There are any number of small breweries around Melbourne, the trick seems to be finding them, and finding when they’re open. Leaving work a little bit early, today I had my sights set on Beach Hut Brewery – named in a way that implies a bay-side location, but tucked away in Scoresby near the corner of Ferntree Gully road and the Eastlink freeway.
A quick check of the map and it looks as though I can head east along Wellington road until it meets Dandenong creek and the Eastlink freeway, then follow the bike track alongside the freeway all the way up to the corner. What could possibly go wrong….
The bike path alongside Wellington road is a bit of a mixed blessing, at 4.30 pm it gets you out of the near grid-locked traffic on Wellington road, but being set back 4m or so from the edge of the road it means that at every single driveway of every single industrial building you have to pause or risk being flattened by drivers heading home – riding on the road they’d have to give way to you, riding on the bike-path they simply drive over you. There’s also a few nasty teeth crunching ramps where the bike-path drops onto the road then slams back up again, one caught me unawares a few years ago and blew out my front tyre, at least today all it did was make my teeth slam together and jar my neck.
At Eastlink there’s a bike path north on both side of the freeway, I suspect that on the eastern side it goes all the way through, but as I found out, on the western side it goes halfway to Scoresby then curves around and starts heading off through the wetlands to take you back to the southern end of Jells park. Not to worry, there seem to be a few gravel service roads through the wetlands, twisting and winding their way around the ponds and between scrub, so I took the most likely looking one. Eventually it seemed to curve back in a direction I didn’t like so I paused for a cheating glance at Google maps, and followed a piece of old single-track across the paddock to the next dirt road. All the while the wind above is whistling through the high-tension powerlines and there’s the distant rumble of traffic on the two main roads. Lots of birdlife around despite the wind, including a flight of pelicans that cruised low overhead like landing aircraft.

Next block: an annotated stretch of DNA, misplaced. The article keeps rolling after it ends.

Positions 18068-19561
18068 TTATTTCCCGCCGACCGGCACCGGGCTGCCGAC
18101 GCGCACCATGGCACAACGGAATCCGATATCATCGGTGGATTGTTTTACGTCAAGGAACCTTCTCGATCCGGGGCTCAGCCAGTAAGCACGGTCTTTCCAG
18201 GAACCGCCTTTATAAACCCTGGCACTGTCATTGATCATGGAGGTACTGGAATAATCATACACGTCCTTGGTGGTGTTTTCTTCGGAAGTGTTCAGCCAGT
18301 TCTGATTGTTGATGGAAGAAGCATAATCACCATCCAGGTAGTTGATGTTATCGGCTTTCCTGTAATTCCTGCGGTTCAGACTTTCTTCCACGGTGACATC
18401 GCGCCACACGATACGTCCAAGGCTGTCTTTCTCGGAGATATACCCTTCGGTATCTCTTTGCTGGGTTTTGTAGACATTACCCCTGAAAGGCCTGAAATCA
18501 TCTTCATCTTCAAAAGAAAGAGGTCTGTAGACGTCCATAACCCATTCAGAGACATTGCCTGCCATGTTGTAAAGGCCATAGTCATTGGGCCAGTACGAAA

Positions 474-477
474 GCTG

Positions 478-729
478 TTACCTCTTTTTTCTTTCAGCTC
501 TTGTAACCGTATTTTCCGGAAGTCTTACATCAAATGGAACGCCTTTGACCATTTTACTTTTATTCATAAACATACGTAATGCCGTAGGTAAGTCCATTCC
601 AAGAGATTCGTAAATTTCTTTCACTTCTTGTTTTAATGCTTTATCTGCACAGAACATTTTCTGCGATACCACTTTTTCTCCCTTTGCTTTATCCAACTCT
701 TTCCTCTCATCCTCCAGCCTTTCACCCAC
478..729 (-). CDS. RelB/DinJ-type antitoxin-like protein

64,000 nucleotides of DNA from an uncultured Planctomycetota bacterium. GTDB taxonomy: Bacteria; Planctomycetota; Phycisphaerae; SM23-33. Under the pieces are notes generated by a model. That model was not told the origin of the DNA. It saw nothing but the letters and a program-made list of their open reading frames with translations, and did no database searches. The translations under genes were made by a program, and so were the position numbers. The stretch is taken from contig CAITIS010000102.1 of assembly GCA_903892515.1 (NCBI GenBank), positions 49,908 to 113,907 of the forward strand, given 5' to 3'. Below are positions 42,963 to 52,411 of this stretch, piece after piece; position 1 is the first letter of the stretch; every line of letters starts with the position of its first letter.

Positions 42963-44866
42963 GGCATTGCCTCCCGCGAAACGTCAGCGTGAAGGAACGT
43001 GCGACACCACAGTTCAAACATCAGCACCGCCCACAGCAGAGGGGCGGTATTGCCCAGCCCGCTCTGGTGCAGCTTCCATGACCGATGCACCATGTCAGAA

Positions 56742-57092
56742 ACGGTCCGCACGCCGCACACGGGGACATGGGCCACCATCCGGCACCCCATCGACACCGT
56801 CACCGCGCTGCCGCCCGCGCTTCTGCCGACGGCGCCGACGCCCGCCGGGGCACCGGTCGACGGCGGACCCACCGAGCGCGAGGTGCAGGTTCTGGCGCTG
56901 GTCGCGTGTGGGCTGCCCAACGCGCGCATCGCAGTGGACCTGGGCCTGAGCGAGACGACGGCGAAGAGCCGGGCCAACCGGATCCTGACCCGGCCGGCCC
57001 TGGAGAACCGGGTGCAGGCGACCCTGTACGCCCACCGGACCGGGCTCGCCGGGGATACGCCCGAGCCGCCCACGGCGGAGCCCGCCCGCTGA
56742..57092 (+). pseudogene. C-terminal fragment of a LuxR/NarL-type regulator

This track became more and more overgrown and I found myself having to squeeze through wattles and past blackberry thickets, then eventually found myself at Ferntree Gully road. Only one small problem… or two actually. I was the wrong side of a large farm gate and I now had to cross six lanes of Ferntree Gully road traffic to get to the other side. First challenge was the easier of the two as I hoiked the AWOL over the fence and climbed through, the second took a bit more time as I had to wait for a suitable gap in the 80+ km/hr traffic to cross the first three lanes, then sit by the traffic island and wait to turn up the Chesterfield farm driveway. Perhaps next time I’ll try the eastern side of the Eastlink, maybe the path there takes a more direct route!
Dead simple from here though, north-east up the bike path, under the Eastlink freeway, then turn left at the first set of traffic lights. If you’re not sure where the turn, the brewery has helpfully put up a sign to direct you.
Day light savings is over so I had to be mindful of the time, which was a shame given the variety of beers on offer – I’ll definitely be returning on a day with more time to sample. A pot of “Dirty Amber” Amber ale this time, then time to head home. As if by magic, the longneck bottles fit quite snugly in a bidon cage so I took an ESB for later, then back outside and ride home. The ride home my more well travelled route following the bike path around to Jells Park then up the hill through Wheelers Hill and follow the signs to Mount Waverley and back home.
One beer, twenty eight kilometres, two hours, lots of fun. Why take the boring route home when you can do this!